Watch This

There's no question that dance has pretty much taken over when it comes to mainstream advertising (and if you need a refresher—Exhibits A, B and C). And while we're all for dance (and dancers!) getting the recognition they deserve, it can be exhausting to watch brands get it wrong over and over. Which is why these new ads, featuring NYCB's Ashley Bouder, ABT's Gillian Murphy, Lauren Froderman and Dakota Moore, are not only super-tantalizing, but absolutely stunning, too. While we're not super familiar with Acer (we know it's an electronics company based in Taiwan), we must applaud the team behind these beautiful Instagrams. See for yourself below, and prepare to be mesmerized.

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Dance News

There's just something about well-done dance videos that makes them endlessly watchable. So naturally, when it's a video choreographed by Lauren Froderman, you know we'll have it on repeat. Case in point? Her new concept video, "Soap," directed by Matt Law. The beautifully-lit, magical world these two create is absolutely mesmerizing. And when paired with Froderman's fluid and distinct choreography, it's an all-around winner. Check it out below:

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If you were asked to recall the greatest routines of "So You Think You Can Dance" history, there's a good chance Travis Wall's "Collide"—aka "The Prom Piece"—would make that list. (OK, so it didn't make our list. But, to be fair, we had 11 seasons of brilliant material to sort through.)

Just in case you need a refresher—lbh, you want a refresher—here are Season 7's Kent Boyd and Lauren Froderman in "Collide":

That smooch, though. Boyd and Froderman ended up being the equivalent of Prom King and Queen for "SYT" Season 7, with Lauren taking the title "America's Favorite Dancer" and Kent following close behind as runner-up.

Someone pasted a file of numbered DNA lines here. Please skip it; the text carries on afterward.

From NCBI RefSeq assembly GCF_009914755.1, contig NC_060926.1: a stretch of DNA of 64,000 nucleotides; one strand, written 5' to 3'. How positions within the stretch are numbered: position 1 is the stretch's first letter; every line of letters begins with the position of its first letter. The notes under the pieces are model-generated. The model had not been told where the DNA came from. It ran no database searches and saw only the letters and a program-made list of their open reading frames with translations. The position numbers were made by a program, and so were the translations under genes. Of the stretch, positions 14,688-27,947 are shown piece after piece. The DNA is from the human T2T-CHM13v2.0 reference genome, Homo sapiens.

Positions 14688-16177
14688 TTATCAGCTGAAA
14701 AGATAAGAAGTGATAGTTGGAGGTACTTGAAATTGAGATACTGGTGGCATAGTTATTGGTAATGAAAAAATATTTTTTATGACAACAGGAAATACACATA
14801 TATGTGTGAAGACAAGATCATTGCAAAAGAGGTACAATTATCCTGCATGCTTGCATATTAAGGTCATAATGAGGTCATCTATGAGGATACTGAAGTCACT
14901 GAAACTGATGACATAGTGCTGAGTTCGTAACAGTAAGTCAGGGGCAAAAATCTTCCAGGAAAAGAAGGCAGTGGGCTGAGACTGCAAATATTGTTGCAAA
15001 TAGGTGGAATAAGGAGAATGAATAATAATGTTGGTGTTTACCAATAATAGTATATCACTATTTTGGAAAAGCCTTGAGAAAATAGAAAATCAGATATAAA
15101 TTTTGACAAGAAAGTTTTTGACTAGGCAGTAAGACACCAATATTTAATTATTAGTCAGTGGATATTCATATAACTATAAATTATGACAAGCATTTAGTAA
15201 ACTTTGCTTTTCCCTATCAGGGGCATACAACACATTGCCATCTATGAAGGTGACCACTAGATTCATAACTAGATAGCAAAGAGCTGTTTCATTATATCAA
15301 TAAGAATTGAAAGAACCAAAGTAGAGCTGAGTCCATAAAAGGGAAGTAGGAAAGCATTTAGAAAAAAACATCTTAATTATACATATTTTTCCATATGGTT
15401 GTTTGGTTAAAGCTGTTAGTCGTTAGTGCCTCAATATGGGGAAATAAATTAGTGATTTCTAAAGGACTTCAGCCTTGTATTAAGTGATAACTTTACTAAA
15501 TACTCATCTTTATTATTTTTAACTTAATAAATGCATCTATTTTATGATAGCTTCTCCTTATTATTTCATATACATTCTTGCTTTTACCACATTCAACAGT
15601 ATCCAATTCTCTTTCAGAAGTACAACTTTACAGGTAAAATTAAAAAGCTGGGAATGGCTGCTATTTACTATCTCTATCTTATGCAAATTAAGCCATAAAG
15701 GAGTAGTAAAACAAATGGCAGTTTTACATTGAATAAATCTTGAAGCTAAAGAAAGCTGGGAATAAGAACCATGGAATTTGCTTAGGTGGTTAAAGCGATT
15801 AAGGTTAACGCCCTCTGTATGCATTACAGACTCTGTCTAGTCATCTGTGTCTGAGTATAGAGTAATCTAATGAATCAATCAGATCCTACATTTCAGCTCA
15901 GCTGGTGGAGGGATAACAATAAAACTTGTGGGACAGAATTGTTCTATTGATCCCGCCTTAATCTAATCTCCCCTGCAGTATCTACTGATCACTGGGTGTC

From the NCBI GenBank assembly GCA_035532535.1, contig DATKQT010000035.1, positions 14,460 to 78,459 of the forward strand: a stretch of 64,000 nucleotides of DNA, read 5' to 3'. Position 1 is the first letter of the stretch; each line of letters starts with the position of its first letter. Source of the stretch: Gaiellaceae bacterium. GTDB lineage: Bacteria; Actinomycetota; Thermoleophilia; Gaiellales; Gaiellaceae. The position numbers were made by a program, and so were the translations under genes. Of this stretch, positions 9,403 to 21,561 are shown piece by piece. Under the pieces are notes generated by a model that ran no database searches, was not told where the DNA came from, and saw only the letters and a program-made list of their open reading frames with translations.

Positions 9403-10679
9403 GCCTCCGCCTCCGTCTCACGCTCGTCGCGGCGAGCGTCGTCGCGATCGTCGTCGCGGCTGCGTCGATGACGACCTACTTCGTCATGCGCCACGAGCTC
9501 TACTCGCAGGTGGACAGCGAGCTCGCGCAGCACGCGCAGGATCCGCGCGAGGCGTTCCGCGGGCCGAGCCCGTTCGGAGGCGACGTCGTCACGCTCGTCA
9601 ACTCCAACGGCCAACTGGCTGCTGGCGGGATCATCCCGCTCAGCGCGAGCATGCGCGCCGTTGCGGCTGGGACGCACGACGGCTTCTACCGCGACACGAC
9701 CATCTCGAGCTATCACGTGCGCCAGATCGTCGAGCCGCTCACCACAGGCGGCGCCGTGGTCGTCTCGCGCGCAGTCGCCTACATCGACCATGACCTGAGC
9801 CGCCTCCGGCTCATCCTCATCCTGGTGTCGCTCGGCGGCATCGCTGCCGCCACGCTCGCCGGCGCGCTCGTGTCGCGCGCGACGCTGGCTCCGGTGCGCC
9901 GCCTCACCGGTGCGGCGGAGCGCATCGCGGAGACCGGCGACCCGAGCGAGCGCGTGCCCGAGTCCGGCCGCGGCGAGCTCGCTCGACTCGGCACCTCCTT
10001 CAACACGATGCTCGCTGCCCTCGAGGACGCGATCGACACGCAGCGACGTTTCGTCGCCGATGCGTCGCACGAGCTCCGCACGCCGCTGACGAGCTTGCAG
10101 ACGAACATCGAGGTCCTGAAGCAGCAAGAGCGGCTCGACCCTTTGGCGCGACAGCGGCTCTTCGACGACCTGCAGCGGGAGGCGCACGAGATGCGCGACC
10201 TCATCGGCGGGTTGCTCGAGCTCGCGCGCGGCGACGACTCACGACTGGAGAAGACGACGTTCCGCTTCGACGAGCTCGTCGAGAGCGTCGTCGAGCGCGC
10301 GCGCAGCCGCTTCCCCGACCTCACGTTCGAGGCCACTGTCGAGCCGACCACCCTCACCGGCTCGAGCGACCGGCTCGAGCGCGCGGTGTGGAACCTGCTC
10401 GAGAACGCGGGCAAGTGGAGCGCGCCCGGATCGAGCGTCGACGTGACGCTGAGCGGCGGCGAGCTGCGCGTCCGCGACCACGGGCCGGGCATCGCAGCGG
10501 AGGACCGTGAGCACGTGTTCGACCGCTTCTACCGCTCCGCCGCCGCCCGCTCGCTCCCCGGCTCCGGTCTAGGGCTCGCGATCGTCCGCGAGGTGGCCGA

What's the purpose of this #throwback? Yesterday, Boyd dropped his long-anticipated video, "Collide in 1986." Basically, he took the idea behind Wall's "Collide" and did a big ol' rewind on it. The result: an adorable 12-minute video that takes us back to prom in 1986.

Naturally, Boyd enlisted the help of Froderman for this project. She plays the popular yet sweet girl with the jerk boyfriend. Boyd plays the endearing dork who happens to lose all awkwardness once he hits the d-floor. What happens next? Well, I don't want to spoil it for you. See for yourself!

It's almost here! The dance world will celebrate the third annual National Dance Day tomorrow, July 28th, and there are all kinds of ways for dance fans to get in on the fun.

First of all: Have you learned the two official NDD routines yet? Check out the hip hop number, taught by "So You Think You Can Dance" alum Lauren Gottlieb with assists by fellow "SYTYCD"-ers Lauren Froderman and Brandon Bryant, and the Everybody Dance routine from Zumba Fitness. There's still time to upload your own videos of both routines!

West Coasters in particular have NDD options galore. From 10 am to 12 pm tomorrow, join The Dizzy Feet Foundation at Grand Park in Los Angeles for your chance to perform both the group routines with a host of fellow dancers. Then stick around for a bunch of free dance classes and performances, running until 2:30 pm.

That evening, head over to Dizzy Feet's Celebration of Dance Gala at the Dorothy Chandler Pavilion. The show will feature performances of classic "SYTYCD" routines (Mia Michael's "Bench" routine, anyone??) plus guest appearances by the likes of Alvin Ailey American Dance Theater, American Ballet Theatre and The LXD. Get your tickets here.

Are you on the other side of the country? No worries: The National Museum of Dance in Saratoga Springs, NY, is hosting its own NDD celebration on Sunday, the 29th at 2 pm. The two-hour "dance-a-thon" will be led by top instructors from all over. To cap things off, there'll be a hot ballroom performance by Ricardo Sophin and Iraida Volodina, who've appeared on "Dancing with the Stars."